Harper nicknames Taggert “Beauty” because of his pretty boy looks. Taggert likes to tag along with Harper (“This detective work is really fun”) and saves Harper from a fight one night outside a club where a piano-playin’, jazz-singin’ junkie Betty Fraley (Julie Harris) is instantly defensive at the mention of Ralph Sampson and calls the club’s security to dispose of Harper.

Fraley is close friends with a former movie star who is now an overweight alcoholic, Fay Estabrook (Shelley Winters), who is married to slime ball Dwight Troy (Robert Webber). All of these seedy characters are somehow connected to Ralph Sampson’s disappearance.

After discovering her husband’s connections to Fraley, Estabrook, and Troy, Harper reports to Mrs. Sampson that her husband keeps “as bad company as there is in L.A. And that’s as bad as there is.”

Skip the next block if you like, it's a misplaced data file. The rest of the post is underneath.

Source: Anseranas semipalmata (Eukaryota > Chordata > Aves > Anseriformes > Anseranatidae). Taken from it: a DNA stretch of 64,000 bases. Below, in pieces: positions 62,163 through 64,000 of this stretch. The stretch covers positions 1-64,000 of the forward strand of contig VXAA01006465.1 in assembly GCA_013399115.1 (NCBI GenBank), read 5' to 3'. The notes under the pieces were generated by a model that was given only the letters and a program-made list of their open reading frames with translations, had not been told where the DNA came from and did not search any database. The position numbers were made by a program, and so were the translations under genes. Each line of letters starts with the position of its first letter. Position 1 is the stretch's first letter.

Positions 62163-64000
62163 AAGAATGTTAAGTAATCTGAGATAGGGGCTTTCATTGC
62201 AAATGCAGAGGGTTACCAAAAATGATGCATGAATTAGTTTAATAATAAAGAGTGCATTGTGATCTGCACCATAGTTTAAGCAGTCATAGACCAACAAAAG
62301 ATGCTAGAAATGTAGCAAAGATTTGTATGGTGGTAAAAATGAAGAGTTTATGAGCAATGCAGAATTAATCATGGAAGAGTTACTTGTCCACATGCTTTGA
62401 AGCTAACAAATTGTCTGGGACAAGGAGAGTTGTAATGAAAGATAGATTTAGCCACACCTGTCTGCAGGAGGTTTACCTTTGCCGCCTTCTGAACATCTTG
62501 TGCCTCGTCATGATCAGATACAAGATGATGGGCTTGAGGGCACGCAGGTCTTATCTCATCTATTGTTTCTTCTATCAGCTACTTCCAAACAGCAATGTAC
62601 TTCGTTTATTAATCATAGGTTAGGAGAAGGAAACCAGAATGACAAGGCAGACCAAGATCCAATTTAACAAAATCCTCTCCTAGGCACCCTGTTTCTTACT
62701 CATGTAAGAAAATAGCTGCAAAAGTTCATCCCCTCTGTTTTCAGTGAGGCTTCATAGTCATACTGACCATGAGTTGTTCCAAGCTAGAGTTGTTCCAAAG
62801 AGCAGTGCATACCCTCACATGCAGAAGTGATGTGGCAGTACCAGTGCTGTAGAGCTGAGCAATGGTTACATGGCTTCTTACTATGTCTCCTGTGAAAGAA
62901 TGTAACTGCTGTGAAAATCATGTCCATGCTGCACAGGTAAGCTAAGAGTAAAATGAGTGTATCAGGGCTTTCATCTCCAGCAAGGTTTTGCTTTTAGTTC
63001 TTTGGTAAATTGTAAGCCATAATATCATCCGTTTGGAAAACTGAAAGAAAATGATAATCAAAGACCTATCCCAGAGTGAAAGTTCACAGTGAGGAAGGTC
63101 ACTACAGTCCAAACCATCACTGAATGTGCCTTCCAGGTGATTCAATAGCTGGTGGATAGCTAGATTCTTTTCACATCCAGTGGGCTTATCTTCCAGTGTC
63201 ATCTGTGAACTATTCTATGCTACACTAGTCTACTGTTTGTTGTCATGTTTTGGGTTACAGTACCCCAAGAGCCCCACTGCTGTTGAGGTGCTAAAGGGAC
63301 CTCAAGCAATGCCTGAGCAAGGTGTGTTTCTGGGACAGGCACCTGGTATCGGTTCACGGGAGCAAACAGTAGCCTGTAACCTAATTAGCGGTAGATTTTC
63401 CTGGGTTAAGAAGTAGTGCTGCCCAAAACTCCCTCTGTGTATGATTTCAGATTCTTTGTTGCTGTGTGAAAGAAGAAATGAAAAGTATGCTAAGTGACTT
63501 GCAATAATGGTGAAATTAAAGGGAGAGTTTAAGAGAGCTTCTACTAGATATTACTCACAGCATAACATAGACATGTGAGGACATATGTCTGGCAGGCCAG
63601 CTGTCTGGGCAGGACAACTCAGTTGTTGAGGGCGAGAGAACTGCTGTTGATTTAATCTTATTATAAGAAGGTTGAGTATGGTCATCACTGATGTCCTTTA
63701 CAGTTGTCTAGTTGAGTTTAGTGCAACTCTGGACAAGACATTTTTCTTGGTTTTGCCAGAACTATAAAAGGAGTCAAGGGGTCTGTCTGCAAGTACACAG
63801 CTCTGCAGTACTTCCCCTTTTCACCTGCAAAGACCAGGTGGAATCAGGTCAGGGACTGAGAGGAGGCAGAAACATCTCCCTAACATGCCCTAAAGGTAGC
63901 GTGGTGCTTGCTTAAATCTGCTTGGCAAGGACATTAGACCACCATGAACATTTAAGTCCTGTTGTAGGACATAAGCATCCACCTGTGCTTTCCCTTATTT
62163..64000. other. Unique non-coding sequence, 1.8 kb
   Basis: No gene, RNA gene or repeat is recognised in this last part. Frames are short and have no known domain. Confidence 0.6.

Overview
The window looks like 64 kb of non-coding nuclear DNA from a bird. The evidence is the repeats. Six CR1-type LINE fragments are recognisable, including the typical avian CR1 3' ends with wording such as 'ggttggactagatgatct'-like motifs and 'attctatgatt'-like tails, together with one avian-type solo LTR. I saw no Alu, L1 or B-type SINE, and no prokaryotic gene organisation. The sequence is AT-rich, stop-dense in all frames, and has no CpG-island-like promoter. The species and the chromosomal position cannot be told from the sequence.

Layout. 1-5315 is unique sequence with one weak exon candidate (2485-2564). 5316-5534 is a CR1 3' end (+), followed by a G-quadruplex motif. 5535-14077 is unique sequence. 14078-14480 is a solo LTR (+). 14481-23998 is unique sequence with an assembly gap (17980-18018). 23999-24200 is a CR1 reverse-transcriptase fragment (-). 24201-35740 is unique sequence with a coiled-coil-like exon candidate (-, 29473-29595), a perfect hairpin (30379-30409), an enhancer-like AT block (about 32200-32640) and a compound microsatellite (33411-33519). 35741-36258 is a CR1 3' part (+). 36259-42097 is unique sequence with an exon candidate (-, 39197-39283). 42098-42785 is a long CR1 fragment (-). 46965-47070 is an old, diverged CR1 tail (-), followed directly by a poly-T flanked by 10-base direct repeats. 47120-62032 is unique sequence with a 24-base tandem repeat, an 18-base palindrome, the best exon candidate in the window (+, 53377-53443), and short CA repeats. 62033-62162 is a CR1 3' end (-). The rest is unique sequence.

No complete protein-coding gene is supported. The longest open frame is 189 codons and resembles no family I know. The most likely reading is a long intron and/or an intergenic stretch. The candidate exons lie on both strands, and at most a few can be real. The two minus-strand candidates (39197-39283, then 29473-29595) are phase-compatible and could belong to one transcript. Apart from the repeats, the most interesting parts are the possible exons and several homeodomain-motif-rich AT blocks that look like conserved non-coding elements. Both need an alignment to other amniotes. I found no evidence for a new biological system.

“I knew it. Oh, he loves playing the family man, but he never fooled me. Water seeks its own level, and that should leave Ralph bathing somewhere in a sewer,” Mrs. Sampson retorts.

Each of these characters could hold a clue for Harper about Sampson’s disappearance. Or perhaps some of them also hold a bullet for Harper. Each of them do work together to make Harper a great detective movie, a real whodunit that keeps you on the edge of your seat right ’til the very end. And once it reaches the end, you’ll throw your hands up in the air–quite literally–and throw a punch à la Harper at the television screen because the ending is so unexpected and infuriating and satisfying all at once.

Harper is one of Paul Newman’s most entertaining roles (originally intended for Frank Sinatra, ha!) and movies.

And it satiates the need to stare indefinitely into those ol’ blue eyes, albeit temporarily.


‘Cause I’m pretty sure this will be me two weeks or two hours from now, unable and unwilling to get out of bed because all I want to do is have them turquoise jewels sear my entire being.

Seeking medical attention now.